Labour’s manifesto was published today, to the expected chorus of derision from the Tories about Jeremy Corbyn taking Britain ‘back to the Seventies’. This is, of course, abject tosh.
I’m not here to defend Jeremy Corbyn. I’ve made my views about him plain elsewhere. But if the media and the voters would look past all the trash talking, they would see that this election – more so than any since 1997 – actually offers the public a genuine choice.
If you want better public services and increased spending in areas that make a difference in people’s lives – like education, health, adult social care, benefits for vulnerable people, energy prices – you would vote Labour (or for one of the smaller progressive parties).
If you believe in cutting the role of the state in those areas, tax cuts for the wealthy and reducing expenditure on public services, you effectively want more of the last six years and will vote Conservative. But you cast your vote knowing full well that the present inequality and hardship in our society is making life miserable for millions of people. And it’s very difficult to see how Conservative policies are going to make things better for any of those individuals and families any time soon (except in those areas of policy they stole from Ed Miliband!) The Tories talk about Labour taking us back to the 1970s when for many low income households, the spending cuts imposed by David Cameron, George Osborne and now Theresa May have been unprecedented since the 1930s.
And in the midst of all this, blurring the view like some miasma of shackled and shifting fumes, is Brexit.
For sure, there are some grey areas in the Labour manifesto in terms of spending, but the same is true of the Conservatives and in one critical respect theirs puts even 1983 Labour to shame.
Backbench Tories and their acolytes in the press snipe about Labour’s ‘unaccounted for spending plans’ and yet Theresa May expects the electorate to vote for her without any idea whatsoever of the costs, shape and scope of Brexit. In terms of an unaccounted and uncosted policy, it’s hard to think of a comparable peacetime leap of faith in British history. Most experts, including the government, agree that we are going to be worse off for a number of years to come, but nobody really has a clue by how much.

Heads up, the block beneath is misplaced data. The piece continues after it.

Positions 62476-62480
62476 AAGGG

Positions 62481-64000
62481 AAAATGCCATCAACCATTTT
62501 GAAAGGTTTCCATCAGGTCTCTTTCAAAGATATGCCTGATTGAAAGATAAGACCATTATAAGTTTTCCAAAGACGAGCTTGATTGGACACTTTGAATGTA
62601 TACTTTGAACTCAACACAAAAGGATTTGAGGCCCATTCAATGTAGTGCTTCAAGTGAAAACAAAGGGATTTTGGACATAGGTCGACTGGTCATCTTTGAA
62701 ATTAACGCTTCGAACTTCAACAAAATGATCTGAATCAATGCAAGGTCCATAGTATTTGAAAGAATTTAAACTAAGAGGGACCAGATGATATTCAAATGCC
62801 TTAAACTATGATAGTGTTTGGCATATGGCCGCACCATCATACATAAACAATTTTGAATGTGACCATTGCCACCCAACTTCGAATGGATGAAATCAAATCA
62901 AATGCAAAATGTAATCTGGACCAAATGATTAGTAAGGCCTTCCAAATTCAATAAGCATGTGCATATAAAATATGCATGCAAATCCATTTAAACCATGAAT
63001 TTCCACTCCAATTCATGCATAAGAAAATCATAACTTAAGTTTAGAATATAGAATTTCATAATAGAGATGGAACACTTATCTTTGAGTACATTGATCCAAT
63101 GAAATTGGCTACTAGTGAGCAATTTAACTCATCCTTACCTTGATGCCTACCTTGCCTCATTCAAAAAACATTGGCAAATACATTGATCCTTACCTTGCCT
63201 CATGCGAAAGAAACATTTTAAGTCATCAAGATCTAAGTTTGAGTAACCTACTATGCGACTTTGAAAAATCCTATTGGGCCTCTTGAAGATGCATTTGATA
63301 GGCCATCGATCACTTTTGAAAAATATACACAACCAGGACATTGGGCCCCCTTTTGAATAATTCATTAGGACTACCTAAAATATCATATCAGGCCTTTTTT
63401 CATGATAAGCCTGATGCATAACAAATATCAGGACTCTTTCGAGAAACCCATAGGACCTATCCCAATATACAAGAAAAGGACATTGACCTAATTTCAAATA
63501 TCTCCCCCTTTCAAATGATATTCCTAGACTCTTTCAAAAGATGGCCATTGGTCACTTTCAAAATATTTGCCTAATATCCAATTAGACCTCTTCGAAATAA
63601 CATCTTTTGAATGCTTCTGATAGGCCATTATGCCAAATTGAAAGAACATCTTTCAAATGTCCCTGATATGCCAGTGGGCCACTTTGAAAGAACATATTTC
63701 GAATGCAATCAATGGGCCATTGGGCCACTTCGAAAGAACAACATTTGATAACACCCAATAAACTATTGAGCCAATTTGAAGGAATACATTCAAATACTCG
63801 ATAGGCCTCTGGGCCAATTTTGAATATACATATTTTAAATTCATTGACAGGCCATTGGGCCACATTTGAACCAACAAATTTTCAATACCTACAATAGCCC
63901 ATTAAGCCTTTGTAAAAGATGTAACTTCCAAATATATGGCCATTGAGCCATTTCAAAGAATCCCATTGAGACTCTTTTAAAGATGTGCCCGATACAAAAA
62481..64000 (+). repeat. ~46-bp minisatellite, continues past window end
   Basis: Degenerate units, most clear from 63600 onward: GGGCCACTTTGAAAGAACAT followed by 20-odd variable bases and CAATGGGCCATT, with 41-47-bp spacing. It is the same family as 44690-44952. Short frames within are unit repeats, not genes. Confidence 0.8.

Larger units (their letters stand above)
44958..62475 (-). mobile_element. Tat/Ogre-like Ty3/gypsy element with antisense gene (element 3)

And yet we are told that any failure in sum checking from an undeniably radical and visionary Labour manifesto is a symbol that the party can’t be trusted to plan for the future. This is, to put it mildly, bullshit.
I wouldn’t mind so much but the level and quality of macroeconomic debate in this country is woeful – and I’m not even a specialist, just someone who considers themselves well read. Theresa May prattles endlessly about strong and stable government and coalitions of chaos but the fact of the matter is that the Conservatives have spectacularly failed to meet any of their fiscal targets whilst in government. They cut spending when they should have been investing to boost the economy and counter-balance contraction in private investment. Then they delivered tax cuts to companies and rich individuals that were funded by cut backs in welfare and other public services. These policies had negative effects on broader society, including some of the most vulnerable members of the community.
The level of discontent and misery these ruinous economic ideas have inflicted directly feed into Brexit and yet half the country still feels it can sever ties with our most important trading partner and emerge better off. Somehow, and for reasons I cannot entirely fathom, none of this is attributed to being the fault of the Conservatives. It seems obvious to me that if you have a Brexit campaign being fought as a plebiscite on concerns about public services, then the worst people to fight that campaign were the previous government who could hardly criticise themselves. Unsurprisingly, the EU and immigrants copped the blame.